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Thread: What hand tool skill do you want to Learn?

  1. #1
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    What hand tool skill do you want to Learn?

    One of the things I enjoy about wood working is the potential to learn new skills that enhance my over all enjoyment of the craft.

    As a Neander, often these new skills don't require an extensive investment in new tools. I've been a hand tool wood worker for >40 years and early on everything was "for the first time". Over the past 10 years or so I've added carving (ball and claw feet, pulls, surface decorations etc.), Marquetry and string inlay as new skills and I've found them to be fairly easy to learn, (for me primarily from books), require fairly inexpensive tools and have been really fun. To be clear. I still enjoy well executed joinery and hand planed surfaces as much as the next Neander, but my non-woodworking friend's and family seem to notice and appreciate the more visible features of carving, marquetry and inlay, which to be candid, is something I enjoy.

    Recently I coped the mouldings for a set of frame and panel doors for the first time. Typically I've mitered them but struggle with avoiding gaps. The "Coping" technique worked well, let me use a carving gouge and yielded great results. I think I'll keep doing it that way.

    What new skills do you want to learn? For me, I would like to learn how to bend wood. I love the idea of being able to incorporate sinewy curves in my work but have been sacred away by what I think is the need for some kind of steaming set up and the need to build big plywood forms for clamping. I'm not sure that's correct, but it's been enough to keep me from trying. I welcome any suggestions for how to get started?

    If anyone is interested in how to get started with carving, marquetry or string inlay I'm happy to share what worked for me -it's easier than you may think!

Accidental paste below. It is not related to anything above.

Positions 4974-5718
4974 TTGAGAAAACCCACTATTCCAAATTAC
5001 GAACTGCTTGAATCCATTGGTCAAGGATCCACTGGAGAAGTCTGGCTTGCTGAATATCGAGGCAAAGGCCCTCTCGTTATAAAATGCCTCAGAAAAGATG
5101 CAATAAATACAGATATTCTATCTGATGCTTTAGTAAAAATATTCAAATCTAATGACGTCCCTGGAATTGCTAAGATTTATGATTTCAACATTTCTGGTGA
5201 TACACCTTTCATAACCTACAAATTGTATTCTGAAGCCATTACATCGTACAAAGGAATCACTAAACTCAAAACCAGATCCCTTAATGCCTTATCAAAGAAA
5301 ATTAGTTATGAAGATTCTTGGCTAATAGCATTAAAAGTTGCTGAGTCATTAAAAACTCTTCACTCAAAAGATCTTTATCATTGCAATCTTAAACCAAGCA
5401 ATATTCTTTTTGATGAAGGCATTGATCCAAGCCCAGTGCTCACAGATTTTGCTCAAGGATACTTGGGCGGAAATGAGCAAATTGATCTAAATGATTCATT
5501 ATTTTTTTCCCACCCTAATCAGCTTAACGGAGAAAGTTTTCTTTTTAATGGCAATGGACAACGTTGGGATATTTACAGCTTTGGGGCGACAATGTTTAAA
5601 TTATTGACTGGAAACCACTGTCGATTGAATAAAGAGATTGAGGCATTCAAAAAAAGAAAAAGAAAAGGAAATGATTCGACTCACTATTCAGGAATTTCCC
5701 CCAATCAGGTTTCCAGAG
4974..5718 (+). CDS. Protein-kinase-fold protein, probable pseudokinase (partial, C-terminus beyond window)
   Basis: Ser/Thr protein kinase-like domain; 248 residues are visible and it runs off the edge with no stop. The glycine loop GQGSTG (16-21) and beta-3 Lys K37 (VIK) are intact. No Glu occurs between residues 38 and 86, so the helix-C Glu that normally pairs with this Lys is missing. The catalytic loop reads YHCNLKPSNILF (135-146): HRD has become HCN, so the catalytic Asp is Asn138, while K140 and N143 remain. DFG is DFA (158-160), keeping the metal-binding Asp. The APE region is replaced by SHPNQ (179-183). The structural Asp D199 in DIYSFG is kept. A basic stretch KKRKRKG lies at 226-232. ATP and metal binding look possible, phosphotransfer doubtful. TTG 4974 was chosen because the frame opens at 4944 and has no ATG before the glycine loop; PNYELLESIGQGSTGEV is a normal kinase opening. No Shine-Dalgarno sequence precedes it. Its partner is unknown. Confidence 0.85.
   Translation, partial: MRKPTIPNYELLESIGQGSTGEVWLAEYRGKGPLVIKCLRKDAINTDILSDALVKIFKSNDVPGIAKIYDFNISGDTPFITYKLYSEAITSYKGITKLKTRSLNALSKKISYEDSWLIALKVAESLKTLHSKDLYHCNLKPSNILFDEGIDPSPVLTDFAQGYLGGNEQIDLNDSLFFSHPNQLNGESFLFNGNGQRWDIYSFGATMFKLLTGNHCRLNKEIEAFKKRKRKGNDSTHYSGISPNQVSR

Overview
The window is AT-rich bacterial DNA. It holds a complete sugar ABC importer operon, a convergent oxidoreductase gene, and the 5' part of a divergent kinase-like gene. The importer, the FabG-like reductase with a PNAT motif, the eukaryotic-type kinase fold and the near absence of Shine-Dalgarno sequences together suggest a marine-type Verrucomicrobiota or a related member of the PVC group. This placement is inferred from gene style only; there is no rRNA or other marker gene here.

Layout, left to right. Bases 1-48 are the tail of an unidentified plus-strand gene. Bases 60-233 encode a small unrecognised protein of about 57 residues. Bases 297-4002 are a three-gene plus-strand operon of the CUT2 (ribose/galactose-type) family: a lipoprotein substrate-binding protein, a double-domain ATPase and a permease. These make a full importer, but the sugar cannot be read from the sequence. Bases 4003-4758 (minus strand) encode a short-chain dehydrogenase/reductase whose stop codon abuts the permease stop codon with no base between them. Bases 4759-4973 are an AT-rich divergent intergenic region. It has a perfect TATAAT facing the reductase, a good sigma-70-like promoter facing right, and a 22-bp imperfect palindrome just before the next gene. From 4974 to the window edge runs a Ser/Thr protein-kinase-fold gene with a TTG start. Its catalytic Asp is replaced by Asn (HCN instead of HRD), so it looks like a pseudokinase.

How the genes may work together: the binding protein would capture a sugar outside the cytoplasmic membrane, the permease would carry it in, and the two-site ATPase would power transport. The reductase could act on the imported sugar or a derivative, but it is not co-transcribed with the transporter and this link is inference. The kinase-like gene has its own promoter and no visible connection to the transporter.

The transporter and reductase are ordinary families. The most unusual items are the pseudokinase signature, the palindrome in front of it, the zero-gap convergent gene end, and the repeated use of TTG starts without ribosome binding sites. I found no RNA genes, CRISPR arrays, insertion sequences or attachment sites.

Cheers, Mike

  2. #2
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    Me too! I personally prefer simple things, but I bought a few gouges and a “Carving the Acanthus Leaf”. I plan to work through the exercises in that book, just to try it out.

    I’ve made a few stools and will probably try back chairs sooner or later, which may be an excuse to try steam bending or laminating. For steam bending, one of my hesitations is the waste associated with making forms when I will only use them for one or two pieces. One of the big attractions of hand tool joinery for me is that almost everything can be done without making a single-use jig.

  3. #3
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    Card scraper sharpening is one I havent crossed off yet.

  4. #4
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    I'll hit 52 years of woodworking in December. I think I've learned just about all the skills I need to finish out. I am still buying a couple machines, but the most fun was a machine that was crazy popular not long after I started. An Inca jointer/planer with a Tersa head. But that's nothing related here.
    Last edited by Richard Coers; 06-10-2024 at 5:16 PM.

  5. #5
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    Quote Originally Posted by George Yetka View Post
    Card scraper sharpening is one I havent crossed off yet.
    Ditto

    jtk
    "A pessimist sees the difficulty in every opportunity; an optimist sees the opportunity in every difficulty."
    - Sir Winston Churchill (1874-1965)

  6. #6
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    I also have picked up several carving gouges, knives, and books with the intention of learning that skill. Now, if I can just find enough time to get some of the other projects out of the queue.
    Chuck Taylor

  7. #7
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    Quote Originally Posted by Mike Allen1010 View Post
    For me, I would like to learn how to bend wood. I love the idea of being able to incorporate sinewy curves in my work but have been sacred away by what I think is the need for some kind of steaming set up and the need to build big plywood forms for clamping. I'm not sure that's correct, but it's been enough to keep me from trying. I welcome any suggestions for how to get started?
    Cheers, Mike